OK, first - I know that the thing about good lamb is that it's fatty, and I love that, but damn - did they HAVE to bring it out with a solid inch of fat on top of it? Why go to the trouble of frenching the tiny thing if you're going to leave a huge fat chunk clinging to the top of it?
That complaint aside, I really liked the dish. Something about the combination of sassafrassy roasted salsify and the giant meaty mushrooms read as vaguely Asian. The arugula's flavor was very strong, but paired well with the other assertive ingredients. But that fat!
Also, not to get down on an expensive restaurant for, y'know, like being expensive - but you're looking at what amounted to two little lamb lollipops for $31. I mean.
Less of an overall success was the guinea leg confit on potato gnocchi with shiitake mushrooms, rapini, and sauce robert ($27).
It's really too bad this was the last dish we ordered (we were way too full for dessert). It was just this side of disaster. The confit was overseasoned, and its saltiness sent us through several glasses of water. The rapini and shiitakes were fine, but the sauce robert, a mustard sauce that is one of France's "small sauces", was too sharp.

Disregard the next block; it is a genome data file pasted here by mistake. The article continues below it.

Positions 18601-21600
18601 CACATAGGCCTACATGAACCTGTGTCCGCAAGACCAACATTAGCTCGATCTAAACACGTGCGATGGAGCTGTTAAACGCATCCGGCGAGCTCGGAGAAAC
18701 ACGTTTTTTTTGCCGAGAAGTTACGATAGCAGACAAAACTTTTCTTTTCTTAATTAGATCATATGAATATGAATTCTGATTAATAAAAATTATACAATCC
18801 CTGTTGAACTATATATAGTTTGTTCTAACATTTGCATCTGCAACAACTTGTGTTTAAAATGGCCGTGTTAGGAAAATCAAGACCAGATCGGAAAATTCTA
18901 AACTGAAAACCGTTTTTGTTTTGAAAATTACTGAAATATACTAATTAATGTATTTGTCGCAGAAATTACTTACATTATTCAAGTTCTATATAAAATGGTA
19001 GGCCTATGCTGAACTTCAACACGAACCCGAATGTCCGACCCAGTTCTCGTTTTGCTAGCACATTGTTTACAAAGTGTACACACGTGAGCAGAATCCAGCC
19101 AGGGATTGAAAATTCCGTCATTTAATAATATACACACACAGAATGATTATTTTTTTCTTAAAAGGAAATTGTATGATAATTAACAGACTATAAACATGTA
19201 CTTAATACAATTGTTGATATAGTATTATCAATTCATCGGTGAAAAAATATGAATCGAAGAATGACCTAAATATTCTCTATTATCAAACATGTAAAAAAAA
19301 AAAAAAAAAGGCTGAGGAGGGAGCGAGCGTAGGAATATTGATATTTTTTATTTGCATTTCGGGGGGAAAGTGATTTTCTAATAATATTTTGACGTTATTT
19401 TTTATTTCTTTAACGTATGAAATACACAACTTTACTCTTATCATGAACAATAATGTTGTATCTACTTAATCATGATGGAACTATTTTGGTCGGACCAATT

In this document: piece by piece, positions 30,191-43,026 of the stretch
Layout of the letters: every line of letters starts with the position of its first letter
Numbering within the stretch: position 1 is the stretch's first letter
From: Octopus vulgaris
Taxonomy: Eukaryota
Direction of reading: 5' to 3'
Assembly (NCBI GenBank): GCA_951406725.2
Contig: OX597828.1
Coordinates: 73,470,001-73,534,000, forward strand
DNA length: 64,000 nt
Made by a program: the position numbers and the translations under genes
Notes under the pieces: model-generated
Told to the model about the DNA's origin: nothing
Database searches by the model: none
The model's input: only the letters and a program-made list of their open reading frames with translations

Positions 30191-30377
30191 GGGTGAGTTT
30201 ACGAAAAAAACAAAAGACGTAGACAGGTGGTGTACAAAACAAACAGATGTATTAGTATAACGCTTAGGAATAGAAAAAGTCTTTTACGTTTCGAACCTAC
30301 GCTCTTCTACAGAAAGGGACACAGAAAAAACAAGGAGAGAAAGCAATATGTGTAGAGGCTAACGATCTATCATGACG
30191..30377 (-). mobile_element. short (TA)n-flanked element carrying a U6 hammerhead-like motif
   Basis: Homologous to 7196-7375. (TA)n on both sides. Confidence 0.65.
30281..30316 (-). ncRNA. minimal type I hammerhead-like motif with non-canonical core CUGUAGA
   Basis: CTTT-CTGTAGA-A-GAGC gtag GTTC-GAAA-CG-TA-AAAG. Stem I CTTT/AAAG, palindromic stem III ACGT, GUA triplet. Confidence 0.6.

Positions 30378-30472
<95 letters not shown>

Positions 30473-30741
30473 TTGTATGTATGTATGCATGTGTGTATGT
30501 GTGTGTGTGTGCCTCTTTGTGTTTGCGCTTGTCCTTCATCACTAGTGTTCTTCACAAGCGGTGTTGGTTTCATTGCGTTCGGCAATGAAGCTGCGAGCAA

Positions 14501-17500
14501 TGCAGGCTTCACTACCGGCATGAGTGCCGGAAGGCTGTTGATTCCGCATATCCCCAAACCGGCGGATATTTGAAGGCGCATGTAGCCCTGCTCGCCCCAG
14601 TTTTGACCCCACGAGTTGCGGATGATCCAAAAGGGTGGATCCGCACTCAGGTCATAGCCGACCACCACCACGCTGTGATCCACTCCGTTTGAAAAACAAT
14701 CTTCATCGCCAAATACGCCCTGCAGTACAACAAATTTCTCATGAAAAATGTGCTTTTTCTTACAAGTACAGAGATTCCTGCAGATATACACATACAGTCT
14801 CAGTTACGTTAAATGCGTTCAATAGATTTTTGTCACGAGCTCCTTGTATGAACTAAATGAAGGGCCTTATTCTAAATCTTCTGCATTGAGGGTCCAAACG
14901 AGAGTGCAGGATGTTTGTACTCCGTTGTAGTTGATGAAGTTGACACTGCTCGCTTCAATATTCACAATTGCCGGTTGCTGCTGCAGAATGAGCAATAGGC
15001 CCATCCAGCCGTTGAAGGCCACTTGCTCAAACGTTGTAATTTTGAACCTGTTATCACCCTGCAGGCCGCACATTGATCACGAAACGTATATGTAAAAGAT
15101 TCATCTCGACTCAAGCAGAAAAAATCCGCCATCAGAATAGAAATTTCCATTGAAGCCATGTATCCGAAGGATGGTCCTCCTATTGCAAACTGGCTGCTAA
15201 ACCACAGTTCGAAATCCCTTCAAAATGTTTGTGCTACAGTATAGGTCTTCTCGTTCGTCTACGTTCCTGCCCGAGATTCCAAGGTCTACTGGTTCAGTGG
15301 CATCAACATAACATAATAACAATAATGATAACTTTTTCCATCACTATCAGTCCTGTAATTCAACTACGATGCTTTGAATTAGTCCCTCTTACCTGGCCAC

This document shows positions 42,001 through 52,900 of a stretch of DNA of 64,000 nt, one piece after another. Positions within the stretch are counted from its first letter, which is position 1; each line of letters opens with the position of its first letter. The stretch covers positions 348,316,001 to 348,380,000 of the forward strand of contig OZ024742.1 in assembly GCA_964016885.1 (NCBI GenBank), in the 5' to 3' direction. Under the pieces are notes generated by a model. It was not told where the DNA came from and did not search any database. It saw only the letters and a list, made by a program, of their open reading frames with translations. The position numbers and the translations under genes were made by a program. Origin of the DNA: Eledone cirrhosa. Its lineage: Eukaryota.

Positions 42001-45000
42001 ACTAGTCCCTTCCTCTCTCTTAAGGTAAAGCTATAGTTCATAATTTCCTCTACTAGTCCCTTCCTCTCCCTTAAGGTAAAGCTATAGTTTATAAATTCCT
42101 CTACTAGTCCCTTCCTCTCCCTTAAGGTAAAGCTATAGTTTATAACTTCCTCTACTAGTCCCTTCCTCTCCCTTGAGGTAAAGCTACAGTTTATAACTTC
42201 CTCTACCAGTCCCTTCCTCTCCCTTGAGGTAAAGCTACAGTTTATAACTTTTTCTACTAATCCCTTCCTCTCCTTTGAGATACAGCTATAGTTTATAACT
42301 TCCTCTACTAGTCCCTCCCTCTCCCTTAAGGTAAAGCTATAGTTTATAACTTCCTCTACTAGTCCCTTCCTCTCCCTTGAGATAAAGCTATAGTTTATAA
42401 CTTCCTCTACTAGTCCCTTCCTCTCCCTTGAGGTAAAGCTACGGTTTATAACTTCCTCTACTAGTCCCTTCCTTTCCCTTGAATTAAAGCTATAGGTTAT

And the gnocchi. This is the second time we've had truly bad gnocchi at this restaurant. Last time, they'd been overworked, which made them gummy, and then overtoasted, which turned them brown and crunchy.
This time, they'd been UNDERworked and overtoasted. Think... little squares of mashed potatoes with a this/far from burnt crust. Not at all the delicious gnocchi I know and love.
As an aside, if anyone knows where I can get a decent plate of gnocchi in this town... well, I'll smother you in kisses and give you a box of chocolates.
We ended our meal with an espresso, which was well-made, even though it came with the cheat of a lemon peel. This is often used in Italy to mask a substandard espresso, but Wink's didn't need it.